POMC EXPRESSION AND PROCESSING IN PITUITARY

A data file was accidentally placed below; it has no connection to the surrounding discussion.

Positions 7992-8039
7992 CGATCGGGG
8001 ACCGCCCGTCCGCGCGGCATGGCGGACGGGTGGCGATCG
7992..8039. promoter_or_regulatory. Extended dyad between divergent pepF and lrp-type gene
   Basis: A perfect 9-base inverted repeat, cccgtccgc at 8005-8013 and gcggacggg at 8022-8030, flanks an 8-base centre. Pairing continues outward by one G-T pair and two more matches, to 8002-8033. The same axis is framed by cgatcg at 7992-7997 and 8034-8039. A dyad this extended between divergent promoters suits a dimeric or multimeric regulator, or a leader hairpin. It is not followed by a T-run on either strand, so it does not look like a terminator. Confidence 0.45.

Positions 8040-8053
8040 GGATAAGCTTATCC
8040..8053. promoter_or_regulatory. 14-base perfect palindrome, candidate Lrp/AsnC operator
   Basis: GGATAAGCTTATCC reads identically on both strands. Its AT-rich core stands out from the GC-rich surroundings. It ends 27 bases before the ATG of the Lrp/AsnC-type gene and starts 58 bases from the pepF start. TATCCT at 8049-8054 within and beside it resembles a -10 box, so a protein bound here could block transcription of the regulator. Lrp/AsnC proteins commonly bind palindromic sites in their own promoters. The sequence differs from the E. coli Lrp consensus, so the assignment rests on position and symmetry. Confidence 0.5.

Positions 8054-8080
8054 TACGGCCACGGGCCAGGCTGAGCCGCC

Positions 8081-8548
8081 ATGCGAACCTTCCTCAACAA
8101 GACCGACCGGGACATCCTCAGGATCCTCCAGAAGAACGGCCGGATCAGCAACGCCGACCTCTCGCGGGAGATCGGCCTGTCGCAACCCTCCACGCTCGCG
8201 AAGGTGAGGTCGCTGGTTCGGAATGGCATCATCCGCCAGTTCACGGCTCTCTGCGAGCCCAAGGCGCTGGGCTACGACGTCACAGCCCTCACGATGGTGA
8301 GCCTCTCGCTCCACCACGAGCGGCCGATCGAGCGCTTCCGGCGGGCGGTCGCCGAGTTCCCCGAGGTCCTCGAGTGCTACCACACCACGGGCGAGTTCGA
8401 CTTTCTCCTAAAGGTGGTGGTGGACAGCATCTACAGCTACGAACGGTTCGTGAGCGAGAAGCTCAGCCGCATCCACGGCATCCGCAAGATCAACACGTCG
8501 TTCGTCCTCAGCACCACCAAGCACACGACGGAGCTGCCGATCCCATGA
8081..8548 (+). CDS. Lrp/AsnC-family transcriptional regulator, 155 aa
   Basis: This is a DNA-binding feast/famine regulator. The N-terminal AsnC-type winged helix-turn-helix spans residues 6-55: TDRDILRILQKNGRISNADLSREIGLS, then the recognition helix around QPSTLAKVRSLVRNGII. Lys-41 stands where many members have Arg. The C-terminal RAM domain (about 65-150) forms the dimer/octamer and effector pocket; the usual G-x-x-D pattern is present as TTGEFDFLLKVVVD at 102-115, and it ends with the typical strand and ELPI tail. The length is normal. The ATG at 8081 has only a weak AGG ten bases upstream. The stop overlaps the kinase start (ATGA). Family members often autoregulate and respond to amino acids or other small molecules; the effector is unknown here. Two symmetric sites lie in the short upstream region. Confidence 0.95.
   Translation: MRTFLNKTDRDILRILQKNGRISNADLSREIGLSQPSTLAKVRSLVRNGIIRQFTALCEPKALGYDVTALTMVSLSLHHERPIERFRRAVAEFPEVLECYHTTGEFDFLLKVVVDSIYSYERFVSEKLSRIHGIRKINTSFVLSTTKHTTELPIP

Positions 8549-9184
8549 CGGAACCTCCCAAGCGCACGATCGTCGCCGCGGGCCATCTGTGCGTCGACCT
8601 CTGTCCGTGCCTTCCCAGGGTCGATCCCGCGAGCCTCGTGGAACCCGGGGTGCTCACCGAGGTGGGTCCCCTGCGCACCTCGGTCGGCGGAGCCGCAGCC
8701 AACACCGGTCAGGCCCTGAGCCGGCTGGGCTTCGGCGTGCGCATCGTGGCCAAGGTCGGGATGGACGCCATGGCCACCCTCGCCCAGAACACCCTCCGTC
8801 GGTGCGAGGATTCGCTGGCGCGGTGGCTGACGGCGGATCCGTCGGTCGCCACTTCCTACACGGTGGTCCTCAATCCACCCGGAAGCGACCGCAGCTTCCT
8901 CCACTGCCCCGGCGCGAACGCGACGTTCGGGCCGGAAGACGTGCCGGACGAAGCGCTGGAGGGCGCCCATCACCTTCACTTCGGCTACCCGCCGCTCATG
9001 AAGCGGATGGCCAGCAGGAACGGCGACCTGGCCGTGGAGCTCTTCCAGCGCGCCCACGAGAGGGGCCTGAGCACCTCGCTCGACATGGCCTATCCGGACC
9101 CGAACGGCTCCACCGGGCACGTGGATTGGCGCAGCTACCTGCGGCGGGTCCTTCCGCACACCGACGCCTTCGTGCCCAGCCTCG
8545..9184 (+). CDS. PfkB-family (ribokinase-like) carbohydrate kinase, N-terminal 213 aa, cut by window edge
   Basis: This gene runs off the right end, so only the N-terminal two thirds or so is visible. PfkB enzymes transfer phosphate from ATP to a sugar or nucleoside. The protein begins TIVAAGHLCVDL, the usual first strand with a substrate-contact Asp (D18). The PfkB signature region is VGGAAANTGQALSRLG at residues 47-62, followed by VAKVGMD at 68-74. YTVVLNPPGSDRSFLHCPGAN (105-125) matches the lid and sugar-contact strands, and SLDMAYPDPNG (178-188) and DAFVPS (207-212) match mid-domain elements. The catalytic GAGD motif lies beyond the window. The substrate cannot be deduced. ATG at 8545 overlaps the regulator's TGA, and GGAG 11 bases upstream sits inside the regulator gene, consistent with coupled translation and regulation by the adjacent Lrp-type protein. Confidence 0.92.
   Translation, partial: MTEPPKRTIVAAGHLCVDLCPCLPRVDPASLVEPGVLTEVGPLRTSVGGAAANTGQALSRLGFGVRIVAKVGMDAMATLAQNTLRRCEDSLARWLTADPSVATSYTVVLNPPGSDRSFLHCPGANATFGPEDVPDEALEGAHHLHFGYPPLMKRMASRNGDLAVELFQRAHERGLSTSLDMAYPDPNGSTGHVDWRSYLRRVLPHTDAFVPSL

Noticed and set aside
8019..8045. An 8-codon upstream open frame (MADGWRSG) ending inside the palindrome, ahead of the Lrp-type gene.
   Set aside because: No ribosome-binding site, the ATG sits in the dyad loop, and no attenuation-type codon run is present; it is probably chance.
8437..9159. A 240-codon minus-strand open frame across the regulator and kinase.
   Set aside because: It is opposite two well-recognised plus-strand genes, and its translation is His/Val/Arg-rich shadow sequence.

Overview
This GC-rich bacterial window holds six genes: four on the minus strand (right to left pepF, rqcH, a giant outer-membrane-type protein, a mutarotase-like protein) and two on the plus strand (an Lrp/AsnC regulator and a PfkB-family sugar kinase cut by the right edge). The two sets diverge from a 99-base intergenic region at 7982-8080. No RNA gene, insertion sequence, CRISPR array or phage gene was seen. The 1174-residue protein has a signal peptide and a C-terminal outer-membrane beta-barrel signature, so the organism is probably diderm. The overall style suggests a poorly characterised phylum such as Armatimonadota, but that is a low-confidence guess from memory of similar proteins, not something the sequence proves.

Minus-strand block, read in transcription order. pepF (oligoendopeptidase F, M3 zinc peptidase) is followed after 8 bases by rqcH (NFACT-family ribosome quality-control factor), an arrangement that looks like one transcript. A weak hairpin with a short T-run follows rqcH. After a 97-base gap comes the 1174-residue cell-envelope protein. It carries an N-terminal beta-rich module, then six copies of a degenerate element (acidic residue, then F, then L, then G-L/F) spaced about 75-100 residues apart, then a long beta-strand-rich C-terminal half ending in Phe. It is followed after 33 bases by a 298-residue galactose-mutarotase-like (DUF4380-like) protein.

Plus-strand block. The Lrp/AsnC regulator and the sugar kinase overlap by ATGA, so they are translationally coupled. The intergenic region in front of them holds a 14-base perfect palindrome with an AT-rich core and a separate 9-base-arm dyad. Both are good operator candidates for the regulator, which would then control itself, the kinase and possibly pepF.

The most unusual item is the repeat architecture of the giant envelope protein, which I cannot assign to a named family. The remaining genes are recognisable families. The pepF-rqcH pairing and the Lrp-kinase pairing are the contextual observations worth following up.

During the final weeks of gestation in sheep there is maturation of adrenocortical steroidogenesis resulting in the prepartum increase in plasma cortisol that induces parturition and organ maturation essential for neonatal survival. The fetal pituitary and hypothalamic paraventricular nucleus (PVN) are integral in initiating maturation of the adrenocortical stress response. Identifying the neurohumoral regulation of POMC gene expression and processing in the fetal pituitary is paramount in understanding neuroendocrine regulation the fetal HHAA. This proposal has three related goals: 1) to determine the role of corticotropin releasing hormone (CRH) and arginine vasopressin (AVP) in stimulating POMC gene expression in the ovine fetal anterior pituitary (AP); 2) identify the roles of AVP and CRH in regulating the biosynthetic processing of POMC to ACTH; 3) to identify the potential of the fetal NIL to produce ACTH during the final weeks of gestation in sheep. The following hypotheses address my goals: I: CRH is the primary hypothalamic neuropeptide stimulating POMC gene expression in the fetal AP at the critical stage of gestation proposed. I hypothesize that AVP, while acting as a major ACTH-secretagogue in the ovine fetus, does not enhance POMC gene expression, either alone or in synergy with CRH; II: CRH and AVP both stimulate the processing of POMC to ACTH by enhancing the ratio of expression of PC1 to PC2 necessary for ACTH production in the corticotrope. I hypothesize that CRH and AVP stimulate expression of PC1 and suppress expression of PC2 in the AP corticotrope. I hypothesize that CRH and AVP stimulate expression of CPE, an enzyme critical for the final processing of ACTH containing peptides to ACTH; III: ACTH is a major POMC derived peptide synthesized in the late gestation fetal NIL. I hypothesize that enhanced expression of PC1 in the late gestation sheep fetus NIL compared to the adult pattern of enzyme expression favors ACTH production in the fetal NIL. Specific Aims (SA) 1 and 2 address Hypothesis I: To quantify CRH and AVP stimulated POMC gene transcription, POMC RNA splicing (heteronuclear [hn] RNA processing), and steady-state levels of cytoplasmic POMC mRNA in fetal AP. SA 2 addresses Hypothesis II: To quantify CRH and AVP induced changes in levels of PC1, PC2 and CPE mRNA, protein and enzymatic activities in corticotropes of the fetal AP. SA 3 addresses both Hypothesis I and II: During the final 30 days of gestation, I will quantify changes in PC1, PC2, an CPE mRNA, protein expression and POMC processing. I will also quantify the ratio of POMC hnRNA to POMC mRNA in the fetal anterior pituitary corticotrope. SA 4 and 5 address Hypothesis III: During the final 30 dGA, I will quantify POMC gene expression as a function of the ratio and quantity of POMC hnRNA processing intermediates to cytoplasmic mRNA in the fetal NIL to determine the capacity of the NIL to synthesize POMC. SA 5: During the final 30 dGA, I will analyze POMC processing to determine if ACTH is a major product of the fetal NIL. I will concurrently determine levels of PC1, PC2 and CPE gene expression (mRNA and protein) and enzymatic activities in the fetal NIL. Studies proposed to achieve Specific Aim 4 and 5 will determine the molecular identity of ACTH immunoreactive forms and the ACTH potential of the fetal NIL during a critical stage of gestation in the ovine fetus. The proposed experiment will establish for the first time in sheep the roles of the two major PVN neuropeptides regulating the adrenocortical stress axis (CRH and AVP) in stimulating POMC gene expression and the expression and activities of genes necessary for the post-translational processing of POMC to ACTH in the fetal corticotrope.